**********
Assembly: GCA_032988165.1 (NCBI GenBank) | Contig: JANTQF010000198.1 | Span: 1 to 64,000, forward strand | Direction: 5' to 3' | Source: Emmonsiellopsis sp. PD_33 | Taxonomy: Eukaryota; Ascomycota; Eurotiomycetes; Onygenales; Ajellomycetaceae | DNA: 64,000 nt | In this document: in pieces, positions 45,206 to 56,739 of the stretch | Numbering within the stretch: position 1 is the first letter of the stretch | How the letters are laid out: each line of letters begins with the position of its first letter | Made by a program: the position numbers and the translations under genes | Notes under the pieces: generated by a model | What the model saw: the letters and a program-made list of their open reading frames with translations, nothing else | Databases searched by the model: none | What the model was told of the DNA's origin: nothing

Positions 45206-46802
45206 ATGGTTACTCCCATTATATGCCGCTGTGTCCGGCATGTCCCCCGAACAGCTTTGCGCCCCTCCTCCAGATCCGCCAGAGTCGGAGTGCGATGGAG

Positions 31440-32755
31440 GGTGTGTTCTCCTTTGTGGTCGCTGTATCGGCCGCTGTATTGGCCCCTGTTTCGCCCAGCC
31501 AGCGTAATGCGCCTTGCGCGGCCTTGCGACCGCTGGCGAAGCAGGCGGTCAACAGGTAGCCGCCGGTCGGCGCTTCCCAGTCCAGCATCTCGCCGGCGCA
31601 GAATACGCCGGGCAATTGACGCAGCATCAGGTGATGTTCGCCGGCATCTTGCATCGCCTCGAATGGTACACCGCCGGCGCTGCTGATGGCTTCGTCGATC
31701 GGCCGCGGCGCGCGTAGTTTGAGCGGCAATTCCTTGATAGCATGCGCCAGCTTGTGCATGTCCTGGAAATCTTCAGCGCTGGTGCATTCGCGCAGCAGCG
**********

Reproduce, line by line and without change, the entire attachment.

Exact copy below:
Assembly: GCA_032988165.1 (NCBI GenBank) | Contig: JANTQF010000198.1 | Span: 1 to 64,000, forward strand | Direction: 5' to 3' | Source: Emmonsiellopsis sp. PD_33 | Taxonomy: Eukaryota; Ascomycota; Eurotiomycetes; Onygenales; Ajellomycetaceae | DNA: 64,000 nt | In this document: in pieces, positions 45,206 to 56,739 of the stretch | Numbering within the stretch: position 1 is the first letter of the stretch | How the letters are laid out: each line of letters begins with the position of its first letter | Made by a program: the position numbers and the translations under genes | Notes under the pieces: generated by a model | What the model saw: the letters and a program-made list of their open reading frames with translations, nothing else | Databases searched by the model: none | What the model was told of the DNA's origin: nothing

Positions 45206-46802
45206 ATGGTTACTCCCATTATATGCCGCTGTGTCCGGCATGTCCCCCGAACAGCTTTGCGCCCCTCCTCCAGATCCGCCAGAGTCGGAGTGCGATGGAG

Positions 31440-32755
31440 GGTGTGTTCTCCTTTGTGGTCGCTGTATCGGCCGCTGTATTGGCCCCTGTTTCGCCCAGCC
31501 AGCGTAATGCGCCTTGCGCGGCCTTGCGACCGCTGGCGAAGCAGGCGGTCAACAGGTAGCCGCCGGTCGGCGCTTCCCAGTCCAGCATCTCGCCGGCGCA
31601 GAATACGCCGGGCAATTGACGCAGCATCAGGTGATGTTCGCCGGCATCTTGCATCGCCTCGAATGGTACACCGCCGGCGCTGCTGATGGCTTCGTCGATC
31701 GGCCGCGGCGCGCGTAGTTTGAGCGGCAATTCCTTGATAGCATGCGCCAGCTTGTGCATGTCCTGGAAATCTTCAGCGCTGGTGCATTCGCGCAGCAGCG